One of these car-versus-crowd incidents happened on June 21 at the corner of Frances Street and University Avenue. A man drove his pickup truck through a crowd, seriously injuring at least one person. On Friday, the Wisconsin State Journal reported that the man accused in the incident, Brendan O’Neil, “pleaded guilty to a felony Friday but will have it erased from his record if he completes a first-offenders program.”
Compare this to the consequences that protestors have faced in criminal cases in Madison. Devonere Johnson, arrested after confronting patrons at downtown bars and brandishing a bat, faced federal extortion charges and was sentenced to two years’ probation. (Even if you buy the prosecution’s version of events and disapprove of Johnson’s behavior, the idea that this rose to the level of a federal extortion case is just absurd.) Two people accused of an attack on State Senator Tim Carpenter—people Carpenter himself admitted he couldn’t actually identify as those who injured him—were acquitted, but only after a lengthy and blatantly vindictive prosecution as well as taking the risk that a jury trial would lead to longer sentences than a plea deal. Punishments for tearing down statues at the Capitol have included probation and thousands of dollars in fines.
O’Neil’s defense attorney claimed that O’Neil was reacting to threatening behavior from the crowd and had “never been political.” The point is that all these extenuating circumstances apparently held weight for prosecutors and the judge. In the view of the system, there was something worth redeeming, something worth defending, and a reason not to throw the book at the defendant to maximize his punishment. But punishment was more swift for bystanders in the aftermath of the incident: Police showed up and pepper-sprayed them, later claiming that they needed to do this, as NBC15 reported, “to create space so the paramedics could treat the victim.” (Pepper spray: for when you really need to administer health care during a respiratory pandemic.)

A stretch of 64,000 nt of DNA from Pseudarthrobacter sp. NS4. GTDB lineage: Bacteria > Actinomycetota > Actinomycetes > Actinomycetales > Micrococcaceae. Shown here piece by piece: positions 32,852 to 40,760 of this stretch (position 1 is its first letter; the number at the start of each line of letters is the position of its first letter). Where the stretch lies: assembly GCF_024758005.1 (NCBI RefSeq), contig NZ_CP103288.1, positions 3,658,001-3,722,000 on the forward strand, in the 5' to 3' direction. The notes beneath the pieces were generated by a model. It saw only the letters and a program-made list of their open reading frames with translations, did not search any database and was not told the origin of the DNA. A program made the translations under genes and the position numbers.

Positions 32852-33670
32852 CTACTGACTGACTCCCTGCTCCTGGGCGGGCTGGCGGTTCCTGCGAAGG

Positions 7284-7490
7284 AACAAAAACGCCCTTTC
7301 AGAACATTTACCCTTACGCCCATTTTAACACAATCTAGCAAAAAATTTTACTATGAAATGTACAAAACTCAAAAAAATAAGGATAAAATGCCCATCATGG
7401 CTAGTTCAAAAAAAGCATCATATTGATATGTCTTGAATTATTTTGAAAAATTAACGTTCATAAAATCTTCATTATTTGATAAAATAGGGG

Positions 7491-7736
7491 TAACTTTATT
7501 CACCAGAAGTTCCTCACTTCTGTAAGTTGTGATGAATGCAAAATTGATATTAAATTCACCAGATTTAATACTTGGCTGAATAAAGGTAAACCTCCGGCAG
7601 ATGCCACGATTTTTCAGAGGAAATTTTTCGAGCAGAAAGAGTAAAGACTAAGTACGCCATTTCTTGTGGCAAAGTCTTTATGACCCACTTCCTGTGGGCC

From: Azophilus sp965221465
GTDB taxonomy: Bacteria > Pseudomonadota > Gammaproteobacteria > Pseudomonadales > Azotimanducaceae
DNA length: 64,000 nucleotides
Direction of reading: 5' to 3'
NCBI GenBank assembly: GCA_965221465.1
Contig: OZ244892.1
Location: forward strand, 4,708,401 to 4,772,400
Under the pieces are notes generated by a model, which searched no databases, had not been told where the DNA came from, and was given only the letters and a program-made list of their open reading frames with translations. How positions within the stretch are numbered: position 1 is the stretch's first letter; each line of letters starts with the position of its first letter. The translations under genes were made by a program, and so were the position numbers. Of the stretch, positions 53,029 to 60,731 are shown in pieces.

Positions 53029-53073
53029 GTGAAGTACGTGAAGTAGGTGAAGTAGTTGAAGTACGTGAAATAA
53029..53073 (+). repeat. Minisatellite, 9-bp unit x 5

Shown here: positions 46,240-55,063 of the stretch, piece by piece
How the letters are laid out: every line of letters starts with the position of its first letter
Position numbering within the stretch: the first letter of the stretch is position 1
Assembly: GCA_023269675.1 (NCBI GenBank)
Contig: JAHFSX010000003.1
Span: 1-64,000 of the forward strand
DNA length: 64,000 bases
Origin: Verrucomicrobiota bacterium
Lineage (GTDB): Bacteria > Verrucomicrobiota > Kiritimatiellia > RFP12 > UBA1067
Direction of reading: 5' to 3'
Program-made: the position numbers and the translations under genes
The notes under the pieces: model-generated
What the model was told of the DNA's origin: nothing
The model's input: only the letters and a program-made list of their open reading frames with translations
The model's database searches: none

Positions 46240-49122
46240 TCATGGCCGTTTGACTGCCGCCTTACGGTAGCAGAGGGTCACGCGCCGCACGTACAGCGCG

In November 2020, a UW-Madison employee named Richard Yaeger drove his motorcycle into a group of protestors, running over one person’s foot in the process. He went online and bragged about it. UW later fired him amid public pressure, though administrators’ stated reasons for the firing didn’t necessarily have anything to do with the motorcycle incident. He never faced criminal charges.
Surely, there is an attorney who could talk you through all the case-by-case reasons why these jagged outcomes all make perfect sense according to the way things are set up. And I don’t believe we can really punish our way out of these problems. So, on a certain level, it seems absurd to demand that they all be thrown into prison or bankrupted through financial penalties, a result for which no one is truly better off. But the outlines are clear: Political violence will not be tolerated from some corners, but others can have a nice helping of violence, as a treat.